It’s been the talk of the email town in the retail space these last few weeks: Gmail’s new email filter.
Nobody seems to love it, especially retailers.
If you aren’t a Gmail user, or didn’t know, here’s the scoop. The new email system separates users’ emails into three distinct tabs: one for “Primary,” one for “Social,” and one for “Promotions.” Naturally, the majority of retailers’ email are going to go straight into that Promotions tab. This means that even those promo emails customers might actually want to see could easily be missed. In fact, there have been reports of retailers emailing their customers saying things like, “We haven’t forgotten about you,” and, “We’re still here,” because they know customers are missing their messaging when they may not want to be missing it.
To make it even trickier, for the Gmail users that do happen to visit that Promotions tab, the first items they see will often be ads from Google that look like emails sitting in an inbox but are shaded yellow and feature informational “i” icons explaining their purpose. Marketers are complaining that the ads threaten to draw attention away from the coupons and pitch emails they want their targets to read first.
“People are not very amused by those,” said Tom Monaghan, product manager for the email service at marketing service HubSpot Inc., to Wall Street Journal writer, Drew Fitzgerald.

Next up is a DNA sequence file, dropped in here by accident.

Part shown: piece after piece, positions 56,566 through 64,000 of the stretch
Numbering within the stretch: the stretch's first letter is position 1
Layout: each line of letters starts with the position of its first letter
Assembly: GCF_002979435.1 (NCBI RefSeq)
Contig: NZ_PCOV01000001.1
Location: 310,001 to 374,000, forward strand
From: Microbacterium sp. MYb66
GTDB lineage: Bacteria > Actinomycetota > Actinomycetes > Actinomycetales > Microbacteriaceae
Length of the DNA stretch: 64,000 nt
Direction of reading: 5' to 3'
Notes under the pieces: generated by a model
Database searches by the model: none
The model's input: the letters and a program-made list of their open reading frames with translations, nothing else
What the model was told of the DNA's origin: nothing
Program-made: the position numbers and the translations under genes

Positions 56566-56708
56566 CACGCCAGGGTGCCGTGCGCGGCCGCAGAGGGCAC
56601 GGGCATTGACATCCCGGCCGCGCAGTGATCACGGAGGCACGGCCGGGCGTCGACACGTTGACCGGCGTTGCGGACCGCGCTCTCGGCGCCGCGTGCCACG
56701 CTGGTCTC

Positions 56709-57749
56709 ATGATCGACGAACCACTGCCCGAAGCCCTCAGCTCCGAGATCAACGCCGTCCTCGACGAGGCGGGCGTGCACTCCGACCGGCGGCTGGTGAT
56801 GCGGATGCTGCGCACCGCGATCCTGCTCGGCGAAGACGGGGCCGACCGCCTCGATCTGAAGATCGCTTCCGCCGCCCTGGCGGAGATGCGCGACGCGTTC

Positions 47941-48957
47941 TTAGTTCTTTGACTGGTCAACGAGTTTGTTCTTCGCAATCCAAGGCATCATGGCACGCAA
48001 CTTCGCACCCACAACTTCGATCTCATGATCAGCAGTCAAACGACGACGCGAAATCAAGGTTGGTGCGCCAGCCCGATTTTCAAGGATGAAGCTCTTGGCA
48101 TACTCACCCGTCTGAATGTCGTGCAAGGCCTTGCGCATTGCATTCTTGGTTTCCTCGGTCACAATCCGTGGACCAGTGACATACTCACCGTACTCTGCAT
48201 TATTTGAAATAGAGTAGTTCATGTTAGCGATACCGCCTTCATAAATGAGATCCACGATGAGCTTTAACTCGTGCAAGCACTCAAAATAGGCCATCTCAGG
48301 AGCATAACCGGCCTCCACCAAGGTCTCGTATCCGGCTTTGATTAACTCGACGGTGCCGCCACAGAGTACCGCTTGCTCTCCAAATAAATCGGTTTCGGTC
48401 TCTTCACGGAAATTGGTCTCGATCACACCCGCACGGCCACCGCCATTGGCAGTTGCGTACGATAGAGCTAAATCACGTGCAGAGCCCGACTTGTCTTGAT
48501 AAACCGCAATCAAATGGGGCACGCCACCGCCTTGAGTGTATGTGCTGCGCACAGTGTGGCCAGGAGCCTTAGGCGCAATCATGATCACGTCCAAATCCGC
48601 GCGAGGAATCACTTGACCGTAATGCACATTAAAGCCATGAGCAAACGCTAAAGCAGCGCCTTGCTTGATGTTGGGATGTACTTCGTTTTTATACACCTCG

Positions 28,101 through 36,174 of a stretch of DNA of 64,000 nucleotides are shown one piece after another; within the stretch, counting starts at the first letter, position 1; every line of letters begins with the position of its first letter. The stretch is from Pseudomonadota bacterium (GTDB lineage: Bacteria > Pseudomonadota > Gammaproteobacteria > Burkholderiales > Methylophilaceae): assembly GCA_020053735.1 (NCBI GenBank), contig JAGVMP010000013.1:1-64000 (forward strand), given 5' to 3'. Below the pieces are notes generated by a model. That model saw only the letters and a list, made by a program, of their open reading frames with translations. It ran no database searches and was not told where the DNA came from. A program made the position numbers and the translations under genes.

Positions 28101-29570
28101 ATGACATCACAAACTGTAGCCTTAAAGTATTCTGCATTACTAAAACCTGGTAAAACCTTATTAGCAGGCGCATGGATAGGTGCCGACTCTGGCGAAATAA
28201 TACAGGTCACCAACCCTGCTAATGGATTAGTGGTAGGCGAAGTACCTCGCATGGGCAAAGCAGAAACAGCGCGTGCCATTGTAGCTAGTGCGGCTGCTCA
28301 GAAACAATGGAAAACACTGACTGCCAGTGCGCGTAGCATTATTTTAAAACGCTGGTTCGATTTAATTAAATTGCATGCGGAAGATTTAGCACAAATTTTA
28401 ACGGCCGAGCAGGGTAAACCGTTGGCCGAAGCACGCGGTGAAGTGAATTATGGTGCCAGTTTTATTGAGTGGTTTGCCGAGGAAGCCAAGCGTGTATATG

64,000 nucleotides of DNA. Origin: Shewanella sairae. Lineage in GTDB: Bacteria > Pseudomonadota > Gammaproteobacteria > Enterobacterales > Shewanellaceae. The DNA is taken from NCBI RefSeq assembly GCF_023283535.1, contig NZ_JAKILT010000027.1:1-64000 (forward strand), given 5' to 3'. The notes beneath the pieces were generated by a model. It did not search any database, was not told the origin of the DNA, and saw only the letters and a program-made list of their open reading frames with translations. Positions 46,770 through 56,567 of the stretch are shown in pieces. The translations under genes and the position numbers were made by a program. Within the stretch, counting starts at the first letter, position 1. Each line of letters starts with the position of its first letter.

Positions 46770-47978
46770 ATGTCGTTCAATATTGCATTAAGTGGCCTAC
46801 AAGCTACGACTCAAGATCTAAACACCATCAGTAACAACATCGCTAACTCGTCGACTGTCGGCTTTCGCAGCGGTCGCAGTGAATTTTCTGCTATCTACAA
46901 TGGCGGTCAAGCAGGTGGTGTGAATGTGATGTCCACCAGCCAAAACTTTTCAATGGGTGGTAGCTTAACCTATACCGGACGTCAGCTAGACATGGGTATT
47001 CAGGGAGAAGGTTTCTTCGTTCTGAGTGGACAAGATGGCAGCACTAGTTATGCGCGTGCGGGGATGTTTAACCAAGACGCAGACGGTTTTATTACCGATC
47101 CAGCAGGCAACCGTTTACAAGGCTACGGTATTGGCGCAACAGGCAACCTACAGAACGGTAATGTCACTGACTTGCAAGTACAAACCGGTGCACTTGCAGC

The one saving grace is mobile: Gmail users can’t see the changes when accessing their messages on iPhones. Ms. Freund said more than half of all users have the updated Gmail layout, which the company has been gradually rolling out since May.
Big emailers like Delta Air Lines Inc., Gap Inc., Gilt Groupe Inc. and Groupon Inc., have sent step-by-step instructions to their mailing lists on how to move messages out of the Promotions tab and back to Gmail’s “Primary” folder.
Marketers fear the new system could spread and put an unwanted kink in a tried-and-true method of driving sales, not to mention business models that rely on emailed coupons.
“Let’s stay together,” apparel retailer Kate Spade Saturday pleaded in an email to its newsletter subscribers. Gmail’s “new inbox settings may have started filing away your Saturday.com emails into the depths of something called a ‘Promotions’ tab.”
“Ack,” it added.
Analysis from HubSpot showed the percentage of Gmail users who opened clients’ emails slid slightly over the summer, though activity spiked during the weekends. Open rates have declined at the same slow rate since April, suggesting user engagement is suffering from too many emails rather than Gmail.
Gilt, an online service that alerts members to deals on luxury goods, said it hasn’t had any problems with Gmail’s new layout. “Having said that, we think the best thing to do is to educate our members,” said Elizabeth Francis, the company’s chief marketing officer.